Bill Pechey looks at recent advances in the Digital European Cordless Telecommunications standard and wonders what the effect will be on wireless markets
Much has been said about IEEE 802.11b wireless LANs and Bluetooth recently, but far less about another wireless technology Digital European Cordless Telecommunications (Dect). Many of you will already know that Dect is a technology used for cordless phones, but you might not know that it has a lot more to offer in terms of wireless networking.
Over the years, Dect has quietly developed into a complete wireless telecommunications system with a wide range of data capabilities. The voice capabilities are enhanced for use with PBXs and include roaming between access points 'fixed parts' in Dect parlance.
Dect may also be used to provide Wireless Local Loop (WLL) services and ranges of up to 17 kilometres are possible with special antennae. This capability is reflected in the fact that the International Telecommunication Union (ITU) has accepted Dect as one of the five technologies for accessing 3G networks. However, the work on data capabilities is driving Dect into the areas where 802.11b and Bluetooth are strong.
For example, Dect Packet Radio Service (DPRS) is similar to GPRS but provides higher speeds up to 1Mbit/s and lower delays. In the past few days, the European Telecommunications Standards Institute (ETSI) has announced the initiation of a project to increase the data rates provided by Dect to about 20Mbit/s. When this work is done, Dect will have the ability to compete with 802.11b and Bluetooth in all areas.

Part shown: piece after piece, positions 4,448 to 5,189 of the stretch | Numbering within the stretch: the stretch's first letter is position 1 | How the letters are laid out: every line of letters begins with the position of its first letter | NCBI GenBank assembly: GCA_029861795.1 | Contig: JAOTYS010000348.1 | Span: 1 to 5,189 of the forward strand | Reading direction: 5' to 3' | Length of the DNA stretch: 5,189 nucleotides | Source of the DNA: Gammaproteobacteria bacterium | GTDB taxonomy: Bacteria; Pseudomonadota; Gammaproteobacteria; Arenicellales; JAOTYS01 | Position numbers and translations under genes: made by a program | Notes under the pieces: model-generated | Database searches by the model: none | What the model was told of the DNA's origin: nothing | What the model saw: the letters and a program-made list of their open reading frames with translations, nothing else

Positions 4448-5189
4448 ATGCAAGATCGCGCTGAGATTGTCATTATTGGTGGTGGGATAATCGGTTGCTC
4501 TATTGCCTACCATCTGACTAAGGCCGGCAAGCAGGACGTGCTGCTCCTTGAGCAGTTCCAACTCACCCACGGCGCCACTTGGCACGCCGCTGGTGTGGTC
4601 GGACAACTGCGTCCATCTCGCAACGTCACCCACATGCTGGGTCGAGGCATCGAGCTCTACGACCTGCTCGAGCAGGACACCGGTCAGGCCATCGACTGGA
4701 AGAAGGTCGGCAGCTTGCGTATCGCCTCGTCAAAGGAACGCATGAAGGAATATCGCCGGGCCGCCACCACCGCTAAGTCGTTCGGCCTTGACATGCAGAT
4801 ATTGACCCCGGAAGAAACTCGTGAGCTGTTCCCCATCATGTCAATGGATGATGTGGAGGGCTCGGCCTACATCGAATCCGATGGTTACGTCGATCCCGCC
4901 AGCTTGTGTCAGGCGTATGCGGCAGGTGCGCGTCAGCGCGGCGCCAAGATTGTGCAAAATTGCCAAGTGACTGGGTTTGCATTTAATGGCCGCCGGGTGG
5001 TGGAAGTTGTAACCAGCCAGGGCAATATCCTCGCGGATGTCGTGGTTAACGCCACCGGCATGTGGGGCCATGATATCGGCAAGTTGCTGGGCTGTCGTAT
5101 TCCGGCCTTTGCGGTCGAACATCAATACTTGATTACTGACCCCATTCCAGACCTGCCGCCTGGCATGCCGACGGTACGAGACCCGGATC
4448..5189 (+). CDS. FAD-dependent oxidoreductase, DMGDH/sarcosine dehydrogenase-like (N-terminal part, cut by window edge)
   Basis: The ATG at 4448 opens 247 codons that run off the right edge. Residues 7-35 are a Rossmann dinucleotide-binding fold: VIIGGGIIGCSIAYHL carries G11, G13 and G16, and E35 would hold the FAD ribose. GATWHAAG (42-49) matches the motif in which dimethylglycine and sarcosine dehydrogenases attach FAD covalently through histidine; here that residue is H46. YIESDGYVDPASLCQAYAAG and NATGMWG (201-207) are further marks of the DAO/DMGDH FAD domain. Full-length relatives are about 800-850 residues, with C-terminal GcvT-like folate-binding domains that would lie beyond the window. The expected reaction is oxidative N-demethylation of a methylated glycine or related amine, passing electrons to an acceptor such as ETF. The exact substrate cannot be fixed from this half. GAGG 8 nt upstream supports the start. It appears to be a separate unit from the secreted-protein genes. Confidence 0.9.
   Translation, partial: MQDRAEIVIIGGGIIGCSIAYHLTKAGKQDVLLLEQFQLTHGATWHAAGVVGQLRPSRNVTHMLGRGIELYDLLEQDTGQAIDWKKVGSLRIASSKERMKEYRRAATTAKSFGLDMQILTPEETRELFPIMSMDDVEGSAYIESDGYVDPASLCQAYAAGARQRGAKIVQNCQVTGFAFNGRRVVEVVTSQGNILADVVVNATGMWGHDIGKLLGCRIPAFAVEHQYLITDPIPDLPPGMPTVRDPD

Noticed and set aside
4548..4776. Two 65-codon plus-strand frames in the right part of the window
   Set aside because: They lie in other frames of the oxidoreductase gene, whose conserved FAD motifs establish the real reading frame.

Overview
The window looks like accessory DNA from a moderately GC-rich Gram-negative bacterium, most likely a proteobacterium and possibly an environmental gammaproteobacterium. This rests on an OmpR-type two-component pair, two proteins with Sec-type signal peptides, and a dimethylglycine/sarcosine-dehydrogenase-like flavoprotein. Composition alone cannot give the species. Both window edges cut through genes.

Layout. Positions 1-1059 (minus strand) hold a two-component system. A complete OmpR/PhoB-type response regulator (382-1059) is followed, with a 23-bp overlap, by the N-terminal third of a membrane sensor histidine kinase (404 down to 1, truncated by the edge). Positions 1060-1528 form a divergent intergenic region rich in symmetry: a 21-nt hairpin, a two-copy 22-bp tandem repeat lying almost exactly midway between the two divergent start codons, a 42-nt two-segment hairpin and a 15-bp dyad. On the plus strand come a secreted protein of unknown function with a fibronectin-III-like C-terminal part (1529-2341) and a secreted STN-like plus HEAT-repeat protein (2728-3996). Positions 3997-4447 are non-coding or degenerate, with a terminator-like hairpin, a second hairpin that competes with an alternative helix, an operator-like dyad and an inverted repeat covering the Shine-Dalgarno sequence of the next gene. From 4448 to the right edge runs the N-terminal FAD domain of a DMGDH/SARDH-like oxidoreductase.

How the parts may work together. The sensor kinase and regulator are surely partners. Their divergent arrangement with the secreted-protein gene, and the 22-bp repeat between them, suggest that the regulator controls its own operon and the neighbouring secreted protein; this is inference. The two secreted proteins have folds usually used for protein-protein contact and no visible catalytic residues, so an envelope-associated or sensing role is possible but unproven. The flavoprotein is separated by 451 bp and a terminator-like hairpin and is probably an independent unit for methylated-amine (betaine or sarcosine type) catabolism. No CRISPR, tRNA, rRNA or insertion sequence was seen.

Let's take a look at the problem areas of Bluetooth and 802.11b, and see how Dect measures up. The 802.11b standard has suffered from criticisms of the strength of its security systems. Dect uses a scheme very similar to that used by GSM, which has never been seriously compromised. Bluetooth has no workable mechanism at present for hand-over between access points. Dect has had a tried and tested scheme for many years.
Many people are worried about interference in the 2.4GHz band that is shared between 802.11b, Bluetooth, microwave ovens and many other systems. Dect operates at 1.9GHz, in a band allocated solely for its use. The only interference is from other Dect systems and Dect has the ability to swap channels to avoid such interference, although there could still be problems in areas of high traffic.
While it is one thing for a standard to have the right capabilities, it is quite another to make that standard a success in the market. The semiconductor industry has a lot of experience with making low-cost low-power Dect chips and many of the current Bluetooth designs can be traced back to technology developed for Dect. As a consequence, technology problems are unlikely to be a barrier to success.
There are now hundreds of companies working on Bluetooth designs and, perhaps, dozens working on 802.11b. This represents a considerable momentum and those companies are not likely to change direction. The traditional Dect manufacturers may seize the opportunity to compete by taking advantage of Dect's strong points and there could well be some confusion.
In the end, I expect that Dect, Bluetooth and 802.11b will find their own riches but there are bound to be areas of overlap. How large these areas become remains to be seen.